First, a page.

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Time to Take Your Workouts Outside
Making the switch from indoors to outdoors as the weather warms up

By Regina Boyle Wheeler
HealthDay Reporter

MONDAY, May 22, 2017 (HealthDay News) -- The weather is warming up and beckoning you to take your workouts outside. But keep in mind that exercising outdoors is different from breaking a sweat at the gym, say experts at the University of Pittsburgh Medical Center.

For instance, if you've been running or walking on a treadmill, going up and down hills and across uneven surfaces can be harder on your joints and muscles. You may even call on muscles that were in hibernation all winter.

So take it slow. Give yourself a transition period of a few weeks to avoid any injuries. Consider running on grass or a flat trail before pounding pavement. And make sure that your running shoes are up to the task -- it might be time for a new pair.

After spending the winter spinning your wheels in spin class, it might seem that hopping on your bike would be a natural transition. That's true, but plan a shorter route and choose level pavement at first. Challenge yourself with more difficult routes later on, after you've gotten used to riding outside again. And, to avoid head injuries, always ride with a snug, but comfortable, bike helmet, and obey the rules of the road.

Turning up the tunes with your headphones helped you get through your long gym workouts. But turn down the music outside or don't listen at all so that you'll be aware of your surroundings and -- most of all -- traffic, including the foot traffic of other fitness enthusiasts.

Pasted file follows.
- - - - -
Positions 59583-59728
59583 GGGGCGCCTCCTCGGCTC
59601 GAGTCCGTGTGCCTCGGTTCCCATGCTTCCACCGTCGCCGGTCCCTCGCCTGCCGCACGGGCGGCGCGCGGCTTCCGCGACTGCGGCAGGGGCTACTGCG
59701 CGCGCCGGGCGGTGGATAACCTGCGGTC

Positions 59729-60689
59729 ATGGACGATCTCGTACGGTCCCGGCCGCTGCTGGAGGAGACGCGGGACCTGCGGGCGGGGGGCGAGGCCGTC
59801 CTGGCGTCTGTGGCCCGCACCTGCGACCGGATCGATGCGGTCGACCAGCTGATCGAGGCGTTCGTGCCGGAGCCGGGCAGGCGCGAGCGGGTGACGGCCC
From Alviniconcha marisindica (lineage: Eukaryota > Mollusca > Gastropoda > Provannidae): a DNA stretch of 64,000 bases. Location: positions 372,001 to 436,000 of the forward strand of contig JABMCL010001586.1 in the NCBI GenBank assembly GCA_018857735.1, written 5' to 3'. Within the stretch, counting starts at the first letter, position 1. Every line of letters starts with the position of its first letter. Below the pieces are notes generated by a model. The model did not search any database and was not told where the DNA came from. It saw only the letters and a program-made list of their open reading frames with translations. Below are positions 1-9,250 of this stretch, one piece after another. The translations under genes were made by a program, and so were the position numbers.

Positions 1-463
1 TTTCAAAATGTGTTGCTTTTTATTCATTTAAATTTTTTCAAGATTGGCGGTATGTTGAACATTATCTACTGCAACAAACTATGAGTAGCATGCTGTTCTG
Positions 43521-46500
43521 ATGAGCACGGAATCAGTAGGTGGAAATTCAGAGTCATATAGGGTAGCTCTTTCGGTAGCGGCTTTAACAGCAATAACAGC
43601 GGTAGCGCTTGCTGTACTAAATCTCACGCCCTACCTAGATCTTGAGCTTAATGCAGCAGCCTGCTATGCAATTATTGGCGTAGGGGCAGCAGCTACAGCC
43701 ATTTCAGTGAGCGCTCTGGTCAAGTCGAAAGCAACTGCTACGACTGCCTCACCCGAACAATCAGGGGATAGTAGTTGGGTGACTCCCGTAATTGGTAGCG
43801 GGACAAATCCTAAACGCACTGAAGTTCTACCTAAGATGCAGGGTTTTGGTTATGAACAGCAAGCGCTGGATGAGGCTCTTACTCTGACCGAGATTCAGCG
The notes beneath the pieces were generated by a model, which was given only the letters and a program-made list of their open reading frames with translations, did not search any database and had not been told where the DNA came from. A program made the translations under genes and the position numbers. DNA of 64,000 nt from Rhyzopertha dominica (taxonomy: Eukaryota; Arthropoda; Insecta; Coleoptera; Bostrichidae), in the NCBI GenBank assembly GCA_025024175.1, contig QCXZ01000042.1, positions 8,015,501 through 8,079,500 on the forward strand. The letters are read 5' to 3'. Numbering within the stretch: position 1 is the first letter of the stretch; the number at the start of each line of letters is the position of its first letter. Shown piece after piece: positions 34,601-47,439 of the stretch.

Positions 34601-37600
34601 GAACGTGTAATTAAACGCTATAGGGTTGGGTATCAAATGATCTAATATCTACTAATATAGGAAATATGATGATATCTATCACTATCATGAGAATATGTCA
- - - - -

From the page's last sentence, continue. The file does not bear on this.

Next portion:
To enjoy your warm weather workouts even more, don't forget to apply (and re-apply as needed) sunscreen. Also, pack your water bottle and, if needed, allergy medication.

More information

The American Heart Association has health guidelines for exercising safely in warm weather.

Copyright © 2017 HealthDay. All rights reserved. URL:http://consumer.healthday.com/Article.asp?AID=722805

Resources from HONselect: HONselect is the HON's medical search engine. It retrieves scientific articles, images, conferences and web sites on the selected subject.
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The list of medical terms above are retrieved automatically from the article.

Disclaimer: The text presented on this page is not a substitute for professional medical advice. It is for your information only and may not represent your true individual medical situation. Do not hesitate to consult your healthcare provider if you have any questions or concerns. Do not use this information to diagnose or treat a health problem or disease without consulting a qualified healthcare professional.
Be advised that HealthDay articles are derived from various sources and may not reflect your own country regulations. The Health On the Net Foundation does not endorse opinions, products, or services that may appear in HealthDay articles.


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